Vilification of Miliband had reached fever pitch. I wouldn’t vote for him under any circumstances but I’ve never been very keen on character assassination. Yet I don’t think even this is the right term. It’s more like the kind of juvenile facial/voice ridicule that you find in the school playground. The hatred, expressed in comments posted to tabloid stories, has a racial subtext, albeit carefully concealed – North London, Polish, Marxist etc. I’m certainly no Marxist and (no longer) a north Londoner but I have enough similar physical and emotional characteristics, not to sympathise exactly, but, rather, wince, at Miliband’s (entirely self-imposed) predicament.
I don’t much like personality politics. My point is not that personality does not matter. It certainly does. Yet intense derision of public figures too often substitutes informed debate and elevates the opponents of the scorned one unduly. The internet has encouraged a descent into chimney sweep politics. Somehow one feels a crowd could gather in North London and lynch Miliband. It has faint echoes of IS-supporting fanatics gathering to watch an execution.
If Miliband wins, he will be the most abused prime minister in Britain’s modern history. He is neither respected nor popular. Not only do people think he is not up to the job; he has little residual affection even among the party faithful. You often hear people saying that Miliband is the least popular party leader since Michael Foot. Yet old Footie, lampooned though he was as a doddering intellectual, retained a certain affection – in the sense we have for our harmless eccentrics from a bygone era. Going further back, Heath was never liked but people admired his tenacity and purpose, however misplaced. Callaghan was always quite popular personally and, just conceivably, could have won in the autumn of 1978. John Major and Gordon Brown were hailed for their fundamental decency, Thatcher for her unshakable conviction and Blair for his alleged charisma. Neil Kinnock was never seen as statesman-like but retained a certain appeal among Labour voters as a Welsh “boyo” with whom one could chat about rugby. Hague and Ian Duncan-Smith had their detractors but it was based on a suspicion that they lacked the telegenic appeal to cross the threshold, not so much on their incompetence.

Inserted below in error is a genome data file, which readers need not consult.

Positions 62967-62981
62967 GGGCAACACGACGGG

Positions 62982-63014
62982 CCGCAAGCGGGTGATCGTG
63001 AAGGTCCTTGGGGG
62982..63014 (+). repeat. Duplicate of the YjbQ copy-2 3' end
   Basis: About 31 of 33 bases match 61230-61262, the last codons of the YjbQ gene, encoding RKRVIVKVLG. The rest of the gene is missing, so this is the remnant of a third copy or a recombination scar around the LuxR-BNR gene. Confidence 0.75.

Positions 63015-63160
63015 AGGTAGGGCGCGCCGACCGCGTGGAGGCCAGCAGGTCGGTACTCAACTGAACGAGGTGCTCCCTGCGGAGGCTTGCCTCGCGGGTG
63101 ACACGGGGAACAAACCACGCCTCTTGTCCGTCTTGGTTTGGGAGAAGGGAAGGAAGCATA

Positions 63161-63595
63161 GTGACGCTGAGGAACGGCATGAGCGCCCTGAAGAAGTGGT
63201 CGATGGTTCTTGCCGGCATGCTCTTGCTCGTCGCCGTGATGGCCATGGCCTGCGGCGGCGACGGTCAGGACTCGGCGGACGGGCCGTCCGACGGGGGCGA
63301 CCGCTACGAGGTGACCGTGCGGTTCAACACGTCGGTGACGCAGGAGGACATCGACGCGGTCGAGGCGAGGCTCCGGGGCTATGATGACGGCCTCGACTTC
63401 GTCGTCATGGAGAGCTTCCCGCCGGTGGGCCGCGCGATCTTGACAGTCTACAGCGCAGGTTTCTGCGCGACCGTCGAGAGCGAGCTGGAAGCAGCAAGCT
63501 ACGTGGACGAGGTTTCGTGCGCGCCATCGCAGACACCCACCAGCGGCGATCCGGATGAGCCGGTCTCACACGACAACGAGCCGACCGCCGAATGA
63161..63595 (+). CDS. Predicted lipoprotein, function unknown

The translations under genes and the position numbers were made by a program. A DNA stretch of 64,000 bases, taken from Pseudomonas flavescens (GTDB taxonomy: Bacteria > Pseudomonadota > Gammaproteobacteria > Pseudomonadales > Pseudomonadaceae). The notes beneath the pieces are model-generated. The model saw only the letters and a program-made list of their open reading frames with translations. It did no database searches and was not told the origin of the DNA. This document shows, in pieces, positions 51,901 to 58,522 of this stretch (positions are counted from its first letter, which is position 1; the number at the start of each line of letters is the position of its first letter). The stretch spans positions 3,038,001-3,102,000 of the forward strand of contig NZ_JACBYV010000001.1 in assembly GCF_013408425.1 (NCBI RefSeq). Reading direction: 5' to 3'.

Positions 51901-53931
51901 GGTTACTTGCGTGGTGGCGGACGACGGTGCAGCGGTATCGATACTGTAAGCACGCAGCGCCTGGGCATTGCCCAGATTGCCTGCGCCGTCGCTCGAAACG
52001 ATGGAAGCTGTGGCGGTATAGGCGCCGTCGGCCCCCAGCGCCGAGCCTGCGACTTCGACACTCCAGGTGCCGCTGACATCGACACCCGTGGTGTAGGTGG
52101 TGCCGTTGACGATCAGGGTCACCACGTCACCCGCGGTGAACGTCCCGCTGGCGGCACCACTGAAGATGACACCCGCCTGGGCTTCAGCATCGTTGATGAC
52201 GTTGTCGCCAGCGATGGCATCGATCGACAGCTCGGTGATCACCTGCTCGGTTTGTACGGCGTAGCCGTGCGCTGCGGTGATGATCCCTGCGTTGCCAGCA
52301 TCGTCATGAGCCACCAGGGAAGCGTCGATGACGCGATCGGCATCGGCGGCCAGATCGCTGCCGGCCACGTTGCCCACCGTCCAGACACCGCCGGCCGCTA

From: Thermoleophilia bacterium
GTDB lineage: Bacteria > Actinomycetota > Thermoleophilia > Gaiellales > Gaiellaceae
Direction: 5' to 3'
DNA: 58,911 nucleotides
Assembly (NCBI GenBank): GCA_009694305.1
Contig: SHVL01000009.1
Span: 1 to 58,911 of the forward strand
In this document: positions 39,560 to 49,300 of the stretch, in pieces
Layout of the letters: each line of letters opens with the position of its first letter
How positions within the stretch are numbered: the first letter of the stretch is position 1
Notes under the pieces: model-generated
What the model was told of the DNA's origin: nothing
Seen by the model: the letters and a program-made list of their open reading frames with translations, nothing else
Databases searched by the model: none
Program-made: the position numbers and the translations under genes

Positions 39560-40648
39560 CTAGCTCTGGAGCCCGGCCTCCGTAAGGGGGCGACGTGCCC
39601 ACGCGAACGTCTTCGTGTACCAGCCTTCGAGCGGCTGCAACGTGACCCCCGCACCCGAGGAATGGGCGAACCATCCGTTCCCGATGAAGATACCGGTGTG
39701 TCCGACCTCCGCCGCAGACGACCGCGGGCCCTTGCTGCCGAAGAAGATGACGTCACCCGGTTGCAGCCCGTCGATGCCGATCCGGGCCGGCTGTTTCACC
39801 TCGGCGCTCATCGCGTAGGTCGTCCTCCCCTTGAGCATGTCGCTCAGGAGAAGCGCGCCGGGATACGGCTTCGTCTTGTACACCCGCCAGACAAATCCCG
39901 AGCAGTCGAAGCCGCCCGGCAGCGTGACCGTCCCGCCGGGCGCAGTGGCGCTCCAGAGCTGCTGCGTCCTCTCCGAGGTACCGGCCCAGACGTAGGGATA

If Miliband wins, he will be Britain’s first default prime minister. He will have triumphed only because of a combination of Britain’s screwed electoral system, the divided right-wing vote and an almost intangible dissatisfaction with the performance of Cameron and his crew. Yet there is absolutely no enthusiasm whatsoever for Miliband or what he has to offer. It will be excruciating. If I happen to see him on TV walking up Downing Street on May 8 I shall quickly avert my eyes and hide behind my Sofia sofa. I will be glad to be an expat. I hope we Brits have enough sense to relieve ourselves of this spectacle. Yet also, paradoxically, I hope we will relieve Miliband himself and his family from any more public exposure because I don’t think it will do him or them any good either. And, if Miliband does win, I suspect he could become Britain’s shortest-serving post-war prime minister.